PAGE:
HTML has made awesome strides over the years for client side execution, the problem is that the clients have made great strides over the years not to be the executors. Phones are still ARM9, 1ghz (if you’re lucky) devices with processors the size of your thumbnail. While things like terga have gone a long way towards specific work units (nVidia’s GPU, etc), there’s no hardware accelerator for HTML. It just doesn’t exist. Dalvik, of course, is hardware accelerated. See what google did there? Instead of using a presentation language for applications and trying to accelerate that, full well knowing MS was going to stomp them to death with IE, they accelerated the language you can write your presentation layer in. Suddenly, the camera, the audio, the recorder, and the phone don’t require a stack of driver disks. They have very elegantly end-run the presentation problem by making the OS go away. They catered to the idea that no-one cares what their phone runs. A phone is a phone the same way a TV is a TV or a car is a car, except when your TV can play on your phone because of the netflix app and your car gets it’s maps from google via bluetooth. People don’t care, per se. It’s a phone. Netflix is a neat trick. Netflix keeps your eyes on the phone. How many ads does Netflix run? Zero, you pay for it. How many ads does the CNN app run? A lot. You pay for the service with ads like TV, but instead of channels now you have apps.
This is uninspired, insipid horseshit. It doesn’t change how we do things, it merely reassigns TV channels to applications. Instead of tuning to the channel, you click a button. All that’s done is make the phone into the remote control and the TV, or you could think of it as a TV without a remote control. It’s boring. It’s the thing legislation is made of to “protect the rights of consumers” because the MPAA and the RIAA don’t get it, they don’t come up with new ideas.
Here’s an idea, take the device and do something with it. Make an Autozone app which lets you pay for a mechanic to connect to your phones camera so you can show him where you’re stuck on the project. They can sell you special phone soap when you’re done because you didn’t wash your filthy hands before touching the display. Make a social network app which lets you define public content you will share with people in an area, then walk around the building with your GPS on to define an area people will exchange info with you. Enjoy the particular vibe of a movie or song? Why not a music player which correlates where people hang out to enjoy the music? People who list their activities as “sports” and listen to upbeat jazz while running a route may have a route which attracts amateur athletes who don’t enjoy complex terrain but want to run for fitness outside.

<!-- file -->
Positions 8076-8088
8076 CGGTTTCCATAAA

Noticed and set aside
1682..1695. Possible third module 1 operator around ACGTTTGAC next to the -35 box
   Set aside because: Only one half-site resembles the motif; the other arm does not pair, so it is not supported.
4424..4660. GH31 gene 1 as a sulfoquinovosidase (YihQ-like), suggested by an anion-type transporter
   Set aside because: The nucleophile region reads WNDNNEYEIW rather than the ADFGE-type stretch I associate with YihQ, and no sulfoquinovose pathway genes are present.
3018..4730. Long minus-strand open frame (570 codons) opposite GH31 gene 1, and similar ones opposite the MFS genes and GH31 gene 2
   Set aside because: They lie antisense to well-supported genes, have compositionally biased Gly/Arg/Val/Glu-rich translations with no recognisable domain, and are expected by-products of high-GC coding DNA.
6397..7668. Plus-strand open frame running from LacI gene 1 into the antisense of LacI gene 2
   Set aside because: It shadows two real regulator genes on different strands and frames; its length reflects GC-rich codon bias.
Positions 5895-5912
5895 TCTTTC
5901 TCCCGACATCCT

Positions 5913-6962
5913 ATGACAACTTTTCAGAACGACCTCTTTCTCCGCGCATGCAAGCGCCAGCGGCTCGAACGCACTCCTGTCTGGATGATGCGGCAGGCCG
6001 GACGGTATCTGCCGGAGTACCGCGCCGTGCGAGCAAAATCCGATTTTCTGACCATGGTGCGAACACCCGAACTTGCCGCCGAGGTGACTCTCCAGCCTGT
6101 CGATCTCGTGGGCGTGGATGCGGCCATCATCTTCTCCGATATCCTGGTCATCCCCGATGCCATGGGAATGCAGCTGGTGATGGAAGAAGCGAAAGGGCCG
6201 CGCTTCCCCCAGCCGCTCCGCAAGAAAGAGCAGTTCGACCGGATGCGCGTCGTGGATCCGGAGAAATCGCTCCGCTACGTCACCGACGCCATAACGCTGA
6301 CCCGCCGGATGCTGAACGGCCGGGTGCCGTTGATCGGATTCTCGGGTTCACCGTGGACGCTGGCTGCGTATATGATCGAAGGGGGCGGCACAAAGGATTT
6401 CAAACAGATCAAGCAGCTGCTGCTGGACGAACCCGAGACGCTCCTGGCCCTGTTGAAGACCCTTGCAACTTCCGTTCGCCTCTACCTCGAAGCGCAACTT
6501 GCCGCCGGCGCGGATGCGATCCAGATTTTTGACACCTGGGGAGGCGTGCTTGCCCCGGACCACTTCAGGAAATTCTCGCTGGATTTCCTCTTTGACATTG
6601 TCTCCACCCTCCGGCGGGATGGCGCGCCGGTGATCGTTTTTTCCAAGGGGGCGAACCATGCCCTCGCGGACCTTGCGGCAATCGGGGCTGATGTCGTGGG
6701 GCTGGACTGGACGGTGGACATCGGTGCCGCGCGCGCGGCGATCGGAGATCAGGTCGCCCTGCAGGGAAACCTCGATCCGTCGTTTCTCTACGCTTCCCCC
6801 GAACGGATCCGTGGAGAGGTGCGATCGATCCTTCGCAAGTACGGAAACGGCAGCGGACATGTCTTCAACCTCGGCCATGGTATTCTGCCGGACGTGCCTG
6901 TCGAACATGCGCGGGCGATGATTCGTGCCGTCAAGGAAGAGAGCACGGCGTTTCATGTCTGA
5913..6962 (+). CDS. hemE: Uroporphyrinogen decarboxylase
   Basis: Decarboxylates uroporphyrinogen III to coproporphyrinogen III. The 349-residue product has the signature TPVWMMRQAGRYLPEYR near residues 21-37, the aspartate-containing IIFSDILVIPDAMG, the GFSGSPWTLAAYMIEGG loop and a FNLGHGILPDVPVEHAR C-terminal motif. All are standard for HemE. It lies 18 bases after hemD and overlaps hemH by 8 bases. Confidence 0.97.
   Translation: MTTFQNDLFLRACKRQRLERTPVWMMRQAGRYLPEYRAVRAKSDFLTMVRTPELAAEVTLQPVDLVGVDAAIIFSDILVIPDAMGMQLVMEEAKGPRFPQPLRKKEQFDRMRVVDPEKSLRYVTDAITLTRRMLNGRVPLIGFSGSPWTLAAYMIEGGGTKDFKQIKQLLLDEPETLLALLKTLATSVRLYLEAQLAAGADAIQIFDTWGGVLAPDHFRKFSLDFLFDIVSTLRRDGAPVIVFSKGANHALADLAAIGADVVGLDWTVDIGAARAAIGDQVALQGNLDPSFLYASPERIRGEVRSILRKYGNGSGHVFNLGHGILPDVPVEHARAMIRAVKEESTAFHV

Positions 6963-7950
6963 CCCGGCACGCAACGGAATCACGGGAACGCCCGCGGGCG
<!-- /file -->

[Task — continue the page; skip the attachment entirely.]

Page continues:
What we have driving this is association. When we coalesce these different technologies into a single platform, we need to realize that they stop being technologies unto themselves and they can be used in a complimentary fashion. At very least I am surprised that banks haven’t set up internet tellers. Not only do people enjoy talking to tellers, etc face to face but in terms of verifying the security of the account, seeing the customer (and having a picture of them) is worth the security alone. The customer feels like the bank takes a personal stake in them, the queue can be managed by the application instead of standing in line at the bank and the bank has strong identity verification. Phones can scan barcodes too, have them hold their drivers license up to the camera to be scanned for another layer of security just in case they’re some sort of Max Headroom puppet.
The internet presentation is dead, its bones pave the way for the new internet presentation. The future always feels like it’s right around the corner.